485 Schrekensteinia festaliella on Skircoat Green on July 30th 2016. Appropriately enough it was by the Blackberry and Raspberry patches which is what the larvae feed on. I almost didn't bother with it as it was very fly-like in flight and pretty small which probably explains why it's not recorded that often in Yorkshire.
401 Argyresthia laevigatella, Norland Bilberry slopes, June 30th 2010. Netted by day and my only record. No doubt it has come from the adjacent golf course where European Larch is plentiful.
407 Argyresthia dilectella in the garden, July 14th 2011. Captured by day and my only record.
409a Argyresthia trifasciata in the garden, May 8th 2011. Captured in the early morning. My first record was also in the garden on June 23rd 06 where individuals have been seen a handful of times since.
410 Argyresthia brockeella, North Dean meadow, June 15th 06. A field observation and my only record.
411 Argyresthia goedartella, North Dean wood, July 10th 06. A field observation on Silver Birch just as the sun came out to illuminate the moth. A commonly seen species.
419 Argyresthia semifusca, North Dean wood, Aug.31st 06. A field observation and my only record. The forewing has a lovely, delicate, violet flush which just comes through in the photo.
420 Cherry Fruit Moth, Arthur's plot, Skircoat Green allotments, July 16th 09. Captured by day.
421 Argyresthia bonnetella, May 31st 2010. Reared from a larva on Hawthorn near Sterne Mill bridge. This is my only record.
424 Bird-cherry Ermine nest, Cunnery wood, July 5th 2014, originally found by Chris Sutcliffe. I decided to take this nest home to determine the species as there was some uncertainty about the tree's ID. With just a couple of larvae present I thought it shouldn't be to much of a handful!
424 Bird-cherry Ermine larva, pupa and pupal cocoons, July 5th. After opening up the nest I soon realised there was a central nucleus of many pupal cocoons. Opening one up revealed a healthy moth pupa, all bodes well.
424 Bird-cherry Ermines emerging July 9th 2014. Three days later I was pleased that two adults had already emerged, but that didn't prepare me for the events of the following day when there was a constant stream of nearly 30 adults emerging from the "pupal hub". They were everywhere in differing stages of drying off. It was all a bit overwhelming so out they all went in to sheltered corner of the garden and left to their own devices.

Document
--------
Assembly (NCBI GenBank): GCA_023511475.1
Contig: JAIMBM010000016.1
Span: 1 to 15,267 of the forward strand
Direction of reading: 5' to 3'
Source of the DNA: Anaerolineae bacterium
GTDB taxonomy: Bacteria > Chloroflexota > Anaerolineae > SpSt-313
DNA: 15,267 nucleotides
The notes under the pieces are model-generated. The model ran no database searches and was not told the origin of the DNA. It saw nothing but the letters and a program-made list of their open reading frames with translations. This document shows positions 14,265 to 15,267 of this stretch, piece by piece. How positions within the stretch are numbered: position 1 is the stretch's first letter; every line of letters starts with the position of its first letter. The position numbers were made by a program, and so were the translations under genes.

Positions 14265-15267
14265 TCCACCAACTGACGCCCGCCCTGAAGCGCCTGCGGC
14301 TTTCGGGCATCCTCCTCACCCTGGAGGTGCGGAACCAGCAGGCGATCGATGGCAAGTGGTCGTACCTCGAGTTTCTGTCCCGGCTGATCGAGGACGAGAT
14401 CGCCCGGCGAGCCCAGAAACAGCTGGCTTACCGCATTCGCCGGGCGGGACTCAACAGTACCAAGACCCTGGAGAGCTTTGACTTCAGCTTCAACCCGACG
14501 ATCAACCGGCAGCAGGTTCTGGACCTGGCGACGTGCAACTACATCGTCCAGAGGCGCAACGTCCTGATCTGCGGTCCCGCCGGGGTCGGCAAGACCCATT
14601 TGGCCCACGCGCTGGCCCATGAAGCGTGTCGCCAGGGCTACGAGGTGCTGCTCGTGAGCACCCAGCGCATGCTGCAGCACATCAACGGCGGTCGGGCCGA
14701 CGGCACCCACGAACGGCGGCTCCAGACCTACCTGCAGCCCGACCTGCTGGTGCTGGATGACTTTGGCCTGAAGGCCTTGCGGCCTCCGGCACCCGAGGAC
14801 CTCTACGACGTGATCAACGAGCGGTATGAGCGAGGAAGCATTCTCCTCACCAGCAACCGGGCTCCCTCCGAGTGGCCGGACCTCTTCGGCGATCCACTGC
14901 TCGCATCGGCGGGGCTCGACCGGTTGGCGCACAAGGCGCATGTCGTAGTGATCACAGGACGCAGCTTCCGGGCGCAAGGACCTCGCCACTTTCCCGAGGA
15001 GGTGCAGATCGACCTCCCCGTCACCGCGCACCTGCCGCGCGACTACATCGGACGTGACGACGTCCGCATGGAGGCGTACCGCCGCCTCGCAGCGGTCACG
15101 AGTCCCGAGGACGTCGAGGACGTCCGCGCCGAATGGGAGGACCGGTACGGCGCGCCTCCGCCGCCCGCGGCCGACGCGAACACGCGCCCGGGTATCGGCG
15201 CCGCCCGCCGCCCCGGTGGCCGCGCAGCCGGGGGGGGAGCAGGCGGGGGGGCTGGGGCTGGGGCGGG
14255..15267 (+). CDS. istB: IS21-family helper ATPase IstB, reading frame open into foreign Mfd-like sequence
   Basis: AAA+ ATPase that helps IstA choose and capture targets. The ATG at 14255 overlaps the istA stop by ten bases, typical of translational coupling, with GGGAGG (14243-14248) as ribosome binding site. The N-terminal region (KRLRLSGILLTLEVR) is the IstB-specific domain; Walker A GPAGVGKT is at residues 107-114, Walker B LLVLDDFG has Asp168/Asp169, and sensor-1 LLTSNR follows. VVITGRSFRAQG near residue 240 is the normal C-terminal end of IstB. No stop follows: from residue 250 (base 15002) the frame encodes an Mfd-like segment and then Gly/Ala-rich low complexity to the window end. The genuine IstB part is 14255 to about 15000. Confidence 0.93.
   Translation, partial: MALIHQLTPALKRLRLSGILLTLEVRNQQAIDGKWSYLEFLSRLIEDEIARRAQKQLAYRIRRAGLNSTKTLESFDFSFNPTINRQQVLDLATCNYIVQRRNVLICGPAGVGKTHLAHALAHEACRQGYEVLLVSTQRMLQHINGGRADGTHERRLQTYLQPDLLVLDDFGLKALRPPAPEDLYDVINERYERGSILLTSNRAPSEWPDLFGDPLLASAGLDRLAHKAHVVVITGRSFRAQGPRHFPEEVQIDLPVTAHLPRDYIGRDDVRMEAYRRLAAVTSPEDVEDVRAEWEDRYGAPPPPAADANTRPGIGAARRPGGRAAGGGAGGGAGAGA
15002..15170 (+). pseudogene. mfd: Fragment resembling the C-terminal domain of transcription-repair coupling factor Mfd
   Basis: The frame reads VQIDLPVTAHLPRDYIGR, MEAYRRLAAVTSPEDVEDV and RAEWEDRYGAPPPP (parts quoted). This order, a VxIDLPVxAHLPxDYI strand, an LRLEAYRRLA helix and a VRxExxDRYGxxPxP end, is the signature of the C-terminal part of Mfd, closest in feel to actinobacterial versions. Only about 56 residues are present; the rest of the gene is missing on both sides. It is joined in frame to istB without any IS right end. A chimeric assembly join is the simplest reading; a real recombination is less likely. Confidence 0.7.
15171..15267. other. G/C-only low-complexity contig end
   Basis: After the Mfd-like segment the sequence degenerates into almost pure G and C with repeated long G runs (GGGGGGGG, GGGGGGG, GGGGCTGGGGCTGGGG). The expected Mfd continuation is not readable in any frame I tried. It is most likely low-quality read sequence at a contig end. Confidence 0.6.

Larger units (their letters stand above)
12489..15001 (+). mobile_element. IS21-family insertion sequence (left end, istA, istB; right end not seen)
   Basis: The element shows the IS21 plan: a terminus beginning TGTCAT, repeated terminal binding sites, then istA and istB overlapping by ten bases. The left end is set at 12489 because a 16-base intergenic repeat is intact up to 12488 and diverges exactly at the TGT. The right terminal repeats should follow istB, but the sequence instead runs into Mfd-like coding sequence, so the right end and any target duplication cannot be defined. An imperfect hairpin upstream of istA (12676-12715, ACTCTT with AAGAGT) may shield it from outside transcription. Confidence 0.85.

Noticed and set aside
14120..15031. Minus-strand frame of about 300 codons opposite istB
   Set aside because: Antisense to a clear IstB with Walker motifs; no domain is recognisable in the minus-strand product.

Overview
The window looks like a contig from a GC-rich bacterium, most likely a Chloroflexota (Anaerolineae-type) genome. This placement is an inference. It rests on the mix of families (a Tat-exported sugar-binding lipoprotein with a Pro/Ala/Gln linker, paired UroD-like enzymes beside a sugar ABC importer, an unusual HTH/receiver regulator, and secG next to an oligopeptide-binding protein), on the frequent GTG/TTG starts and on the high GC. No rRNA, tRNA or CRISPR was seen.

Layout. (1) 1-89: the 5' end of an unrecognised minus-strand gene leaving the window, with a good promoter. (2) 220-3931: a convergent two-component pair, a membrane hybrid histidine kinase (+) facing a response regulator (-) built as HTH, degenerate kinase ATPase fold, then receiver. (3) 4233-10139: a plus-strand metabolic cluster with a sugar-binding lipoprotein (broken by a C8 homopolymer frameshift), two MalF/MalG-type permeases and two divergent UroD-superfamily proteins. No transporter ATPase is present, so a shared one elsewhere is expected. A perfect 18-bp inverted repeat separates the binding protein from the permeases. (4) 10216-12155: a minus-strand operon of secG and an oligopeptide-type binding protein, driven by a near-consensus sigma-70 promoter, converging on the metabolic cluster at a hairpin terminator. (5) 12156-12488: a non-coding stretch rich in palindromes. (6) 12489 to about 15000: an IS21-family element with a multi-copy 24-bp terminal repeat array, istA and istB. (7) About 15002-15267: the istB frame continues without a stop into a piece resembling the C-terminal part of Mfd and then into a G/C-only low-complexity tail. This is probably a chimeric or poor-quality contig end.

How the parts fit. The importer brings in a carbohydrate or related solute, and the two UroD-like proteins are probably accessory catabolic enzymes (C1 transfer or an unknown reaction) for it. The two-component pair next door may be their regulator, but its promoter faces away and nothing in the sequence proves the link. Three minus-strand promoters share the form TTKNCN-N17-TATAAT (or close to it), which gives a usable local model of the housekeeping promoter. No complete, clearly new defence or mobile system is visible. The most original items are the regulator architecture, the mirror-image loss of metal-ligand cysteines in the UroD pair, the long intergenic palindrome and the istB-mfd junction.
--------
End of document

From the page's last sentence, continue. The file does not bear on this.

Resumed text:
424 Bird-cherry Ermine July 9th. The host tree was originally identified as a willow species but after the moths started to emerge it was soon clear that it could only be a Bird Cherry.
426 Apple Ermine, old larval spinnings on cultivated apple at Park Wood crematorium, July 18th 2017.
441 Paraswammerdamia nebulella on the garage, July 10th 05. Captured by day and my only record.
449 Ash Bud Moth, feeding signs on Ash, by the towpath at Copley, May 9th 2011. A withered leaf, feeding tunnel and frass are tell tale signs of larval workings. This is my only record.
449c Prays oleae, mine on an Olive tree, Newbank garden centre, West Vale, Apr.19th 2012. Just one mine was found on half a dozen small trees. No doubt imported with the trees from warmer European climes. Not recorded in Britain until 2009 this is my only record.
450 Hawthorn Moth mines on small leaved cotoneaster in the garden, June 10th 2017. There were also a few webs this species dotted around the bush containing several larvae, pupae, emerging adults (see below) and parasitic wasp cocoons.
450 Hawthorn Moth larva June 9th 2017 (Details as above).
450 Hawthorn Moths emerging from webbing on the garden Cotoneaster, June 21st 2017 (details as above).
450 Hawthorn Moth in the garden, June 22nd 2014. Captured by day.
453 Honeysuckle Moth, the garden, July 13th 05. Captured by day this is my only record.
455 Ypsolopha scabrella in the kitchen, Aug.2nd 2010. Captured at night, this is my only record.
462 Yposolopha sequella, North Dean wood, Sept.1st 08. Captured by day.
465 Plutella porectella at the former sewage works at West Vale, May 21st 2014. A field observation on Common Nettle. Considering the large amount of the moth's foodplant, Dame's Violet, growing on the site it's not surprising to find this species here.